Alzheimer's pathology in human temporal cortex surgically excised after severe brain injury.Exp Neurol 2004; 190(1):192-203EN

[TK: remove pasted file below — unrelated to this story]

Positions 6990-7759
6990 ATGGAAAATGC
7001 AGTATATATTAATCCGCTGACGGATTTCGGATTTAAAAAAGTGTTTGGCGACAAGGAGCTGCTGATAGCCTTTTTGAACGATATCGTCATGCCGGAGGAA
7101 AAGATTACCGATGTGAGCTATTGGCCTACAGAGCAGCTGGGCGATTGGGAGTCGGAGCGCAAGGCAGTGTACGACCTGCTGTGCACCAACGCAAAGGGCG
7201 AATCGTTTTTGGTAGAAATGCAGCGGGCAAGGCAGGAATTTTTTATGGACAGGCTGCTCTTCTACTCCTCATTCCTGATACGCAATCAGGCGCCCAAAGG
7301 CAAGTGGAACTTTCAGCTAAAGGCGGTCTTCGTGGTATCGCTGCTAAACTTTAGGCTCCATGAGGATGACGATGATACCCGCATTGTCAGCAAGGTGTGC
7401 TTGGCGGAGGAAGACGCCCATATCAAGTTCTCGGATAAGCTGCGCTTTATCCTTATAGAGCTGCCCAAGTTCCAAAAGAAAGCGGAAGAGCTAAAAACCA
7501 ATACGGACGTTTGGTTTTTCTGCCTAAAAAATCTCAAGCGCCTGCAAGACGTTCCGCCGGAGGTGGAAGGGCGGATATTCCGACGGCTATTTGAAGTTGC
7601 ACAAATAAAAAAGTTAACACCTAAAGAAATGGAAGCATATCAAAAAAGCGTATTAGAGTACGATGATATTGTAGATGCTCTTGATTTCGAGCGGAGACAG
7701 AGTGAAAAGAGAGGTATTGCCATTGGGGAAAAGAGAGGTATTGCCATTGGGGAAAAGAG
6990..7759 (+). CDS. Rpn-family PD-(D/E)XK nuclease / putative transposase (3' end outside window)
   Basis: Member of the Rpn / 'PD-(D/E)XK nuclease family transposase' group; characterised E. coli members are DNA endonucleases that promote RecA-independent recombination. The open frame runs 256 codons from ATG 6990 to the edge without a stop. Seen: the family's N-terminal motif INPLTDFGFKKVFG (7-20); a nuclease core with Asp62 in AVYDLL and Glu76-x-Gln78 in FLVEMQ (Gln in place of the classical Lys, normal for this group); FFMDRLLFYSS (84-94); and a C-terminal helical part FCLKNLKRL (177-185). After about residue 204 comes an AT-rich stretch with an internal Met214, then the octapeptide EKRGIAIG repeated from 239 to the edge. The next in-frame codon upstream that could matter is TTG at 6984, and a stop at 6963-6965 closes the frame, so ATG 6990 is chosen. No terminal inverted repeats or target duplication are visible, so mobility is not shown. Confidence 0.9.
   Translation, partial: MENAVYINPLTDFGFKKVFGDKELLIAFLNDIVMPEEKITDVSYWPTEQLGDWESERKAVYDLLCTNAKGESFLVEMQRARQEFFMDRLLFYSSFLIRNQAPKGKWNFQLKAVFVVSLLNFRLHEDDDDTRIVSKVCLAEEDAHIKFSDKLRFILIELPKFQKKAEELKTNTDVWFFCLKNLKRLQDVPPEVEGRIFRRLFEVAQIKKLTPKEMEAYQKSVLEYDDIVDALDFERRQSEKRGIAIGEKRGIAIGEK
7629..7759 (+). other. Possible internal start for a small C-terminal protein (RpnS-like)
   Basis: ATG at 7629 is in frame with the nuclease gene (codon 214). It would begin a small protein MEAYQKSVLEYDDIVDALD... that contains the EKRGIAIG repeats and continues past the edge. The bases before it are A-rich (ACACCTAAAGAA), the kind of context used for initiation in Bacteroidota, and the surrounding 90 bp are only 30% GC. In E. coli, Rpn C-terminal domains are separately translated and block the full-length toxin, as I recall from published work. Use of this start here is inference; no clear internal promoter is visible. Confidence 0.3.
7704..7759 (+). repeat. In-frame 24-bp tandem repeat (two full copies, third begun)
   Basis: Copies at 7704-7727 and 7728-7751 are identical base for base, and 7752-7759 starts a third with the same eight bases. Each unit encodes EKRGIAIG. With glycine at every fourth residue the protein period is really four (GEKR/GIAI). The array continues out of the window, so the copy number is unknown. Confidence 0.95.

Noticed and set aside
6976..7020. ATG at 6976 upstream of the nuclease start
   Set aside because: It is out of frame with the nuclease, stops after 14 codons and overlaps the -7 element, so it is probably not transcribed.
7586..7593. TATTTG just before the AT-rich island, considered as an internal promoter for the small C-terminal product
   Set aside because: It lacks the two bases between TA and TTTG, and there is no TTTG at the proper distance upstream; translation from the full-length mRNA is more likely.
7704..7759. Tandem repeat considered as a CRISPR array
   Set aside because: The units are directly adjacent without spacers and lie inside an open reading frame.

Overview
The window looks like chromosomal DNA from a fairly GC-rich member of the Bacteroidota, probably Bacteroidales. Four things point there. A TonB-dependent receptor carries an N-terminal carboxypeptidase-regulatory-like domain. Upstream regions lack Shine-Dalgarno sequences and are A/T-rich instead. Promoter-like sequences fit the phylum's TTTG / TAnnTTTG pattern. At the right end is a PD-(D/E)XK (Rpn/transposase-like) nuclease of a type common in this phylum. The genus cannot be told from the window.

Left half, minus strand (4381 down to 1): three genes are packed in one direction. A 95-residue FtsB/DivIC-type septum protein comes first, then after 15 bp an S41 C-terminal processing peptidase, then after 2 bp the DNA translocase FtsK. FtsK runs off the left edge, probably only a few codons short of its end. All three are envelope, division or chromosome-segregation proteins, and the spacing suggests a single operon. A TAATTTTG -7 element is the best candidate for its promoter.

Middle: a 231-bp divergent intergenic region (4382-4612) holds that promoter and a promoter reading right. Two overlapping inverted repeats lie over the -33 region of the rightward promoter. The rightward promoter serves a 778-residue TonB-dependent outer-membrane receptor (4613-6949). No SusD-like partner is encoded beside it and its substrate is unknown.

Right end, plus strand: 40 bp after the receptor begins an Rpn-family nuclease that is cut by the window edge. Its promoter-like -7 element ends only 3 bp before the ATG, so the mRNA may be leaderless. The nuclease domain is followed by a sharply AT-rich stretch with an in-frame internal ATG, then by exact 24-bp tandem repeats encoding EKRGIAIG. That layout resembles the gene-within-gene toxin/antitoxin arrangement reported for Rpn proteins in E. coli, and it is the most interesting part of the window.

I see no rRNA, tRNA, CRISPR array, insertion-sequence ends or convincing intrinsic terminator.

Traumatic brain injury (TBI) is a risk factor for the development of Alzheimer's disease (AD). This immunohistochemical study determined the extent of AD-related changes in temporal cortex resected from individuals treated surgically for severe TBI. Antisera generated against Abeta species (total Abeta, Abeta(1-42), and Abeta(1-40)), the C-terminal of the Abeta precursor protein (APP), apolipoprotein E (apoE), and markers of neuron structure and degeneration (tau, ubiquitin, alpha-, beta-, and gamma-synuclein) were used to examine the extent of Abeta plaque deposition and neurodegenerative changes in 18 TBI subjects (ages 18-64 years). Diffuse cortical Abeta deposits were observed in one third of subjects (aged 35-62 years) as early as 2 h after injury, with only one (35-year old) individual exhibiting "mature", dense-cored plaques. Plaque-like deposits, neurons, glia, and axonal changes were also immunostained with APP and apoE antibodies. In plaque-positive cases, the only statistically significant change in cellular immunostaining was increased neuronal APP (P = 0.013). There was no significant correlation between the distribution of Abeta plaques and markers of neuronal degeneration. Diffuse tau immunostaining was localized to neuronal cell soma, axons or glial cells in a larger subset of individuals. Tau-positive, neurofibrillary tangle (NFT)-like changes were detected in only two subjects, both of more advanced age and who were without Abeta deposits. Other neurodegenerative changes, evidenced by ubiquitin- and synuclein-immunoreactive neurons, were abundant in the majority of cases. Our results demonstrate a differential distribution and course of intra- and extra-cellular AD-like changes during the acute phase following severe TBI in humans. Abeta plaques and early evidence of neuronal degenerative changes can develop rapidly after TBI, while fully developed NFTs most likely result from more chronic disease- or injury-related processes. These observations lend further support to the hypothesis that head trauma significantly increases the risk of developing pathological and clinical symptoms of AD, and provide insight into the molecular mechanisms that initiate these pathological cascades very early during severe brain injury.